ML 80354

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Cassin's Finch -- Haemorhous cassinii More
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Age/Sex
Identification
Solicitation
Behavior
Note

1 Adult  

Uncertain

Sight and Sound

 

Natural
 

call

song

establish flock contact

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Cassin's Finch -- Haemorhous cassinii
Dusky Flycatcher -- Empidonax oberholseri
Hairy Woodpecker -- Picoides villosus
Mountain Chickadee -- Poecile gambeli
House Wren -- Troglodytes aedon
American Robin -- Turdus migratorius
Warbling Vireo -- Vireo gilvus

Randolph S Little
6 Jun 1991 at 07:35

    Geography
  • United States
    California
    Locality
  • 16.0 km SE of Loyalton; Jones Valley
    Latitude/Longitude
  • 39.5833333   -120.1166667
    Elevation
  • 2100 meters
    Habitats
  • Forest
  • Freshwater
  • Grassland
  • Coniferous Forest
  • Evergreen Forest
  • Meadow
  • Pasture
    Features
  • Second-growth
  • Scrub
    Channels
  • Mono
    Sampling Rate
    Bit Depth
    Recorders
  • NAGRA IV-D
    Microphones
  • Sennheiser MKH 404
    Accessories
  • Parabola 91.4cm/30.5cm (36in/12in)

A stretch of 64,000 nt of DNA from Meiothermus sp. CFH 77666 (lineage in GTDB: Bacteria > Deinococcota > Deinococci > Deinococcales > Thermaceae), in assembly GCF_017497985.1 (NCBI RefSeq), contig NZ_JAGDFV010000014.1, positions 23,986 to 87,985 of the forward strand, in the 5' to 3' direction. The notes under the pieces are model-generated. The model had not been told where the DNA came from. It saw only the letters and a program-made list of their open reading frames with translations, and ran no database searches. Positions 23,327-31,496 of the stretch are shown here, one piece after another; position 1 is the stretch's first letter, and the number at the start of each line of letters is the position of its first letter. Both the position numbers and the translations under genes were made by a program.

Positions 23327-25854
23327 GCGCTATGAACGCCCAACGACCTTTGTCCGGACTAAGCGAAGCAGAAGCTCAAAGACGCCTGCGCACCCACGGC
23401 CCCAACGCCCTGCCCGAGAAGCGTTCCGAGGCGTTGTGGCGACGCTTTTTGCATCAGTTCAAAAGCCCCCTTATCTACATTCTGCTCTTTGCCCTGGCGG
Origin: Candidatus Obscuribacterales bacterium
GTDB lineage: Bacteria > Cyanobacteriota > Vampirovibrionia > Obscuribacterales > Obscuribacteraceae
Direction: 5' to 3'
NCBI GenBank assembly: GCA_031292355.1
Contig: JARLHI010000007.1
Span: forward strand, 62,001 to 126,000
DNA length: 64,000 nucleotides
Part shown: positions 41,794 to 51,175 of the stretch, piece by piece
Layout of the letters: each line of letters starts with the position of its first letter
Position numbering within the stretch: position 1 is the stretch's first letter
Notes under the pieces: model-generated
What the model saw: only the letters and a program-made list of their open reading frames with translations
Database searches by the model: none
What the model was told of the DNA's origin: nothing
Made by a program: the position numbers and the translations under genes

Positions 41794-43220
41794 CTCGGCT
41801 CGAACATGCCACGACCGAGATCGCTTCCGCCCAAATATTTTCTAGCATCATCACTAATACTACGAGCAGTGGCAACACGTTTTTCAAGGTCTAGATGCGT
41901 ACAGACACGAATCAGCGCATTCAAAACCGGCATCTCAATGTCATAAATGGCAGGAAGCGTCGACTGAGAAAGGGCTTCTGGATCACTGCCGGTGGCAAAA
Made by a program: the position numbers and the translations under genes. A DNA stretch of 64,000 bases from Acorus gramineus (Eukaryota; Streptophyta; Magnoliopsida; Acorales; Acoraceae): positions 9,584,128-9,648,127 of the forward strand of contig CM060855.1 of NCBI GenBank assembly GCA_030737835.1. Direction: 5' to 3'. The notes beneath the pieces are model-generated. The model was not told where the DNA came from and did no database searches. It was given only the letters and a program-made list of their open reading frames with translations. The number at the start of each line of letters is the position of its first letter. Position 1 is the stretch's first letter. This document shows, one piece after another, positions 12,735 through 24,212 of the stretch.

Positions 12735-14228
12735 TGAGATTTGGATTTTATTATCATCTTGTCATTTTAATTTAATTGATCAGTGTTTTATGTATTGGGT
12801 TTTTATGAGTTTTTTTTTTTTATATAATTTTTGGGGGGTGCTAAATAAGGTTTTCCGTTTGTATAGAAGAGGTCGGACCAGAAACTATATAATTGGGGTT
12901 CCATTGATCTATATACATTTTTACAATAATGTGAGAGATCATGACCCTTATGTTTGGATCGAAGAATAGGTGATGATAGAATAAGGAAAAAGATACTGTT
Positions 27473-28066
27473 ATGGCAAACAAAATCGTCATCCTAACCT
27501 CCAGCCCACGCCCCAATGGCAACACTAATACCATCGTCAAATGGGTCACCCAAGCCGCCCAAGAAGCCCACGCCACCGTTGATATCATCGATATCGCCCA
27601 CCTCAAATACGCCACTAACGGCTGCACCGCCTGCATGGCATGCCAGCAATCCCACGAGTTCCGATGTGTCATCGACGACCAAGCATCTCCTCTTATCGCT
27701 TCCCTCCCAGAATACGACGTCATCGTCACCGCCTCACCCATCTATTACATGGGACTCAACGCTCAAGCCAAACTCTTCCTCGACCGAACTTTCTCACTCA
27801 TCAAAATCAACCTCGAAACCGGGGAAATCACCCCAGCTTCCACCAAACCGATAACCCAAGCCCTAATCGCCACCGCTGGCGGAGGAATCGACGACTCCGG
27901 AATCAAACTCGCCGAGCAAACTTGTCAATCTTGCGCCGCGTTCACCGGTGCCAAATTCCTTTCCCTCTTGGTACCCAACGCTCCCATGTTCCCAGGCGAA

Equipment Note

NOTES: (Species Sound: constant; Breeding Status: not territorial, breeding?, not breeding?; Behavioral Context: mate contact?; General Climate: arid; Cover Density: medium)

Recordist's Note: "First part of this recording sounds like Mountain Bluebird, which was also nesting in this aspen grove. There was no mention of Mountain Bluebird on the original tape, and no break in the recording at the point where it launches into typical Cassin's Finch sound. Identification of the first part should be considered tentative."

[The vocalizations in the first two parts of this recording (0:05-0:46, 0:47-1:00) are probably those of Carpodacus cassinii, despite their similarity to the song of a bluebird. If if indeed a vocalization of the finch, this probably represents a vocalization that is homologous to the "vireo" song described in the BNA account for C. purpureus, but not for C. cassinii (see also LNS #96373, #120291). The single true song and the calls at the end of the recording are certainly those of Carpodacus cassinii, the calls probably representing the "keeup/tidilip" calls described in BNA. There may also be some "tew" calls (e.g., 1:45, 2:49). Based on the calls given, I suspect that this is the same individual highlighted in LNS #80352 and #80353. The single song (1:02-1:06) ends with what appear to be imitations of Cyanocitta stelleri. Quality added (2, 1-2) - CAM - 4 February 2005]

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